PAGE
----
Western news reports begin to highlight genocidal war
By Abayomi Azikiwe
A coalition of Washington-backed armies led by Saudi Arabia and the Gulf Cooperation Council (GCC) has escalated their bombing raids on civilian areas in Yemen.
Neighborhoods, hospitals, mosques, factories, ports and other locations were hit during the last week. Dozens of people were killed in the airstrikes which are becoming more vicious in the aftermath of the deaths of over 50 troops operating on the ground from the United Arab Emirates (UAE).
Since the beginning of the Saudi-GCC air war against Yemen at least 4,000 people have been killed and tens of thousands injured. Four million Yemeni people have been forced to leave their homes while humanitarian assistance is almost impossible in light of the lack of security as well as the destruction of transport facilities and ports.
A leading news story in the New York Times on Sunday September 13 exposed a war that has been largely hidden from the public view in the United States. Also the British Broadcasting Corporation (BBC) on September 11 featured a detailed report on the bombing of a bottled water factory which the U.S.-backed forces claimed was a munitions production facility.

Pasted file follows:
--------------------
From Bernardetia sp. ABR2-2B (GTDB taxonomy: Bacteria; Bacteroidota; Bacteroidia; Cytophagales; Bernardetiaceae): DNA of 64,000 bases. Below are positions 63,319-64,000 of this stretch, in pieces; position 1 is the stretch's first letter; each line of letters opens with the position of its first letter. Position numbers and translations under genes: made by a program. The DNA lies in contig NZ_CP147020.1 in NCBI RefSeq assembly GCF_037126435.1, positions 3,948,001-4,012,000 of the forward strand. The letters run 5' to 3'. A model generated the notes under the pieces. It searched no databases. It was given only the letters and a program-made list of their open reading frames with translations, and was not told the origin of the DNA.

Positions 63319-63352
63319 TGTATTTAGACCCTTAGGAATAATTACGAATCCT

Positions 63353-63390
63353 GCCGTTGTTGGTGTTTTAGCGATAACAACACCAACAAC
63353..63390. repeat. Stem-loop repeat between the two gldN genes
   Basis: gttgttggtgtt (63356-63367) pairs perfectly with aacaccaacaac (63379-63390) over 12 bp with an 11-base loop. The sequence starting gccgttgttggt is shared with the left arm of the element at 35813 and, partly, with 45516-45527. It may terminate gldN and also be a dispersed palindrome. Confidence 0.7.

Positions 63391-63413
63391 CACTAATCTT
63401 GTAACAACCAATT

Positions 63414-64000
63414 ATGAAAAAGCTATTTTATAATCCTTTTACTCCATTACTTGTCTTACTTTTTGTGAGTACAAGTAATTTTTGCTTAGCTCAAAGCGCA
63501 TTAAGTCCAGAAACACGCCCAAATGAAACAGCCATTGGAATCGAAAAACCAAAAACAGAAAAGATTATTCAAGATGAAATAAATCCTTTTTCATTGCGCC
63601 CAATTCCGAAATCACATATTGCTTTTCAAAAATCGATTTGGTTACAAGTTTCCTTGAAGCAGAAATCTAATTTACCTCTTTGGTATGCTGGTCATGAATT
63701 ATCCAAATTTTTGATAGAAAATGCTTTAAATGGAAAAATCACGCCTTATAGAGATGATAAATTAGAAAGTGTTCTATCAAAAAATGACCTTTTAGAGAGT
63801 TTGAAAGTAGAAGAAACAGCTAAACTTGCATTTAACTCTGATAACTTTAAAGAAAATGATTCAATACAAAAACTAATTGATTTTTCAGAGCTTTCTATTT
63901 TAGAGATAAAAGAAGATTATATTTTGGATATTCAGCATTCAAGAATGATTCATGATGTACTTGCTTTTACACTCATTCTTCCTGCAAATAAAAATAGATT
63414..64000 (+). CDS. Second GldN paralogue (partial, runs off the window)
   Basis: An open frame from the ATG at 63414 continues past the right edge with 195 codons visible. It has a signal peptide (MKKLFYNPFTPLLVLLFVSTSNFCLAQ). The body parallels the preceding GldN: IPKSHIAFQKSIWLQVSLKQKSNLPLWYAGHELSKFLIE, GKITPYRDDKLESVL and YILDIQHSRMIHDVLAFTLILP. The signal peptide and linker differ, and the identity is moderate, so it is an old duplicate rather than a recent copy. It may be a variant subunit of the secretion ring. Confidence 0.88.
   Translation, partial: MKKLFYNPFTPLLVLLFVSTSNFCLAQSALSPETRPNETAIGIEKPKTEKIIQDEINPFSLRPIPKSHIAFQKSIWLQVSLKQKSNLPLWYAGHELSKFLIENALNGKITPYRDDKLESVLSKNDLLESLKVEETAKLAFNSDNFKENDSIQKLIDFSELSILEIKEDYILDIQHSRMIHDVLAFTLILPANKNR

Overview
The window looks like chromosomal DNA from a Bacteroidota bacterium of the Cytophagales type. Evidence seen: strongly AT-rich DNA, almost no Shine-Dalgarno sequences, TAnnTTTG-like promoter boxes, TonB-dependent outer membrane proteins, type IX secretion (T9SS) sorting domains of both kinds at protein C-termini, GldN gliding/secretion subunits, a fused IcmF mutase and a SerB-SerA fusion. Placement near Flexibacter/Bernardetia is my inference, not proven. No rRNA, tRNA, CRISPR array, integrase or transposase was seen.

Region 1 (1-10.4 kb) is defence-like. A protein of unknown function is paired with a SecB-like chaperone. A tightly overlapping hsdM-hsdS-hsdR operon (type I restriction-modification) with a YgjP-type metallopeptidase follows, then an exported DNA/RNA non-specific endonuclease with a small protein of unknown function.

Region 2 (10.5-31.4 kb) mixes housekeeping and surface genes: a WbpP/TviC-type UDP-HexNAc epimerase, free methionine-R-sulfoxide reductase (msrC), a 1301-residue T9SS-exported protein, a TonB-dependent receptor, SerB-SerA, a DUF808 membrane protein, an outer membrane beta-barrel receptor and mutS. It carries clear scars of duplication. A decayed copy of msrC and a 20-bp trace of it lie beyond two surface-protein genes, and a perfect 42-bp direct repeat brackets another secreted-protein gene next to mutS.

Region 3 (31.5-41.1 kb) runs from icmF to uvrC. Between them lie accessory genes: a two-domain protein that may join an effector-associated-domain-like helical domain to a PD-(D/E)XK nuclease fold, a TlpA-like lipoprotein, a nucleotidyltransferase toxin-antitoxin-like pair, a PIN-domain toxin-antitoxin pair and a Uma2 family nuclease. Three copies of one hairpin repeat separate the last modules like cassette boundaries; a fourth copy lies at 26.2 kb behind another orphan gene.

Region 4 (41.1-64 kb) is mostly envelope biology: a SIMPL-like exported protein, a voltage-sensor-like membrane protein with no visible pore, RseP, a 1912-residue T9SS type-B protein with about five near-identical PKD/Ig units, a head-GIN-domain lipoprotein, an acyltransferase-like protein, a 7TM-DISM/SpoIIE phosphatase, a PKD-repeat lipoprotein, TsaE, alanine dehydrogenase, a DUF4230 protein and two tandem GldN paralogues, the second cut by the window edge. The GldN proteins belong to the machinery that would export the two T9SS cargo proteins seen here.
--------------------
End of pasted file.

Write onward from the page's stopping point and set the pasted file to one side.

Taking a camera crew to the destroyed plant located in an arid region of the country, Gabriel Gatehouse, a journalist for the BBC, reported that there was no indication that any capability for the manufacture of bombs existed at the location. British warplanes and bombs are being utilized in the air strikes along with those supplied by the U.S. defense industry.
This report brought to hundreds of millions in Europe and internationally the scale of the war being directed against the people of Yemen under the guise of fighting the Ansurallah Movement (Houthis), who the West claims is being supported by the Islamic Republic of Iran. The Ansurallah are a Shiite-led movement which has allied itself with the supporters of the former government of Abduallah Ali Saleh, who left office amid massive protest during the early months of 2011.